Low vitamin D levels have been linked to the onset of MS, and de la Fuente et al.’s findings suggest that the vitamin might also affect the disease’s progression by controlling myelin sheath regeneration, a process that declines with age. VDR agonists might therefore be able to enhance remyelination in MS patients. Indeed, the researchers found that VDR was expressed in OPCs and oligodendrocytes present in MS brain lesions.

… and B12

Another key nutrient is vitamin B12. From a study called “Vitamin B12 Enhances Nerve Repair and Improves Functional Recovery After Traumatic Brain Injury by Inhibiting ER Stress-Induced Neuron Injury””

…we evaluated the effect of vitamin B12 on remyelination after TBI. These data suggested that vitamin B12 increased the level of MBP, which plays vital roles in the myelination process and the appropriate formation of myelin thickness and compactness. Meanwhile, LFB staining showed that vitamin B12 restored myelin by reducing the vacuolar changes in the myelin sheath after TBI. 

Fatty acids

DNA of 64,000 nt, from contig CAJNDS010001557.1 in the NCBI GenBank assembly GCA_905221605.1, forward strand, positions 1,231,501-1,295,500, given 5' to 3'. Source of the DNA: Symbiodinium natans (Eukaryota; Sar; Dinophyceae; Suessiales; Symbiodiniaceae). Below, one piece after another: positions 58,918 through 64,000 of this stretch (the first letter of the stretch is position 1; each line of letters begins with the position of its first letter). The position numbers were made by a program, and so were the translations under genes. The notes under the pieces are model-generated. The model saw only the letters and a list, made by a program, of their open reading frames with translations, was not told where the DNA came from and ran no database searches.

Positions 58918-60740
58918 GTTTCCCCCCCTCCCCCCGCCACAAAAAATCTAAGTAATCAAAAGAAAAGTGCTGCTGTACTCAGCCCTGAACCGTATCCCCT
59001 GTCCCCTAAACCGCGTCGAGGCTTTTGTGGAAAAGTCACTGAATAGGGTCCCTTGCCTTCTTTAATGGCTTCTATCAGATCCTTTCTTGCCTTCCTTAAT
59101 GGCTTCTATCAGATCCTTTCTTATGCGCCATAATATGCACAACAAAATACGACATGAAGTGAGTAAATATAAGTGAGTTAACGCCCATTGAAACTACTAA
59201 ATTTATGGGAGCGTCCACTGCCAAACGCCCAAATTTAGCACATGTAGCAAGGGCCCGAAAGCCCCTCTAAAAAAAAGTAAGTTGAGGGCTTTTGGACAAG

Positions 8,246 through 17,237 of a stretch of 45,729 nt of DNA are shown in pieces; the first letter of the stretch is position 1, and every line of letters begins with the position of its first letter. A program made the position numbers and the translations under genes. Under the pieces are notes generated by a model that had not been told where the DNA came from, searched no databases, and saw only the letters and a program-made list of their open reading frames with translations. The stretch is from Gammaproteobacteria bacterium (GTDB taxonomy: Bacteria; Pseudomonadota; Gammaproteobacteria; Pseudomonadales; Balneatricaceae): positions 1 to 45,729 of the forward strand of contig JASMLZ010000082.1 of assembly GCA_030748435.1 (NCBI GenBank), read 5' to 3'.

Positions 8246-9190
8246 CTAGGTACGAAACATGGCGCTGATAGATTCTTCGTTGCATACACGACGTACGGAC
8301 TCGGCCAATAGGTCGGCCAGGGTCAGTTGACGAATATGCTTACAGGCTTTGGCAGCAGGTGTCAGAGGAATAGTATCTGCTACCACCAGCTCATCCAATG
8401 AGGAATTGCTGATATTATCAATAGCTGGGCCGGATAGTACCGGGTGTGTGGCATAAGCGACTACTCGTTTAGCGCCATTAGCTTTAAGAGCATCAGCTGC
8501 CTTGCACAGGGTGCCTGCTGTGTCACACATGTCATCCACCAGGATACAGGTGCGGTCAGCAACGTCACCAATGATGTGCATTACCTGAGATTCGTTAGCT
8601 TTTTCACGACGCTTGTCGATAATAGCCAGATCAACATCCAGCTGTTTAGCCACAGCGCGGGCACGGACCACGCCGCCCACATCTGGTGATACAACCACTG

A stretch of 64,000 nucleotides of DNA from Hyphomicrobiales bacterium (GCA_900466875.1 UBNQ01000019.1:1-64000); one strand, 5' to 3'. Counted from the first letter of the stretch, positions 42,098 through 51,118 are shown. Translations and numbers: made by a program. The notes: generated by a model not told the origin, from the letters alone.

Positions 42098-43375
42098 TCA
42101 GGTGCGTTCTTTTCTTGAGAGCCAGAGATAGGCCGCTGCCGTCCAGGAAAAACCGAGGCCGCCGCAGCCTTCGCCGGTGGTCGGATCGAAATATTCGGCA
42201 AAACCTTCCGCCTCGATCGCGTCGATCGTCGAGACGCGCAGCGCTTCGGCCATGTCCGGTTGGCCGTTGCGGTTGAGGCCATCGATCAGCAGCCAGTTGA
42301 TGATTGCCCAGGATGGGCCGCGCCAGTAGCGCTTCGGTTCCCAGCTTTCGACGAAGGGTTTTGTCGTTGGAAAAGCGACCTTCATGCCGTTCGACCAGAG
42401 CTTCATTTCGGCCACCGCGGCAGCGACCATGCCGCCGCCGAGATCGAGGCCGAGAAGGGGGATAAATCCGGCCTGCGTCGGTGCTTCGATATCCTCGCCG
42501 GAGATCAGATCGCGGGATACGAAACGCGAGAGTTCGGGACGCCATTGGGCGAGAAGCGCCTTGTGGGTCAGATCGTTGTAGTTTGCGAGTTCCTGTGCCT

The fatty acids in fish and krill oil ω-3 PUFAs also support remyelination. From an article called “Omega-3 polyunsaturated fatty acid supplementation improves neurologic recovery and attenuates white matter injury after experimental traumatic brain injury“:

…ω-3 PUFAs prevented the loss of myelin basic protein (MPB), preserved the integrity of the myelin sheath, and maintained the nerve fiber conductivity in the CCI model. ω-3 PUFAs also directly protected oligodendrocyte cultures from excitotoxicity and blunted the microglial activation-induced death of oligodendrocytes in microglia/oligodendrocyte cocultures.

In sum, ω-3 PUFAs elicit multifaceted protection against behavioral dysfunction, hippocampal neuronal loss, inflammation, and loss of myelination and impulse conductivity. The present report is the first demonstration that ω-3 PUFAs protect against white matter injury in vivo and in vitro. The protective impact of ω-3 PUFAs supports the clinical use of this dietary supplement as a prophylaxis against traumatic brain injury and other nervous system disorders.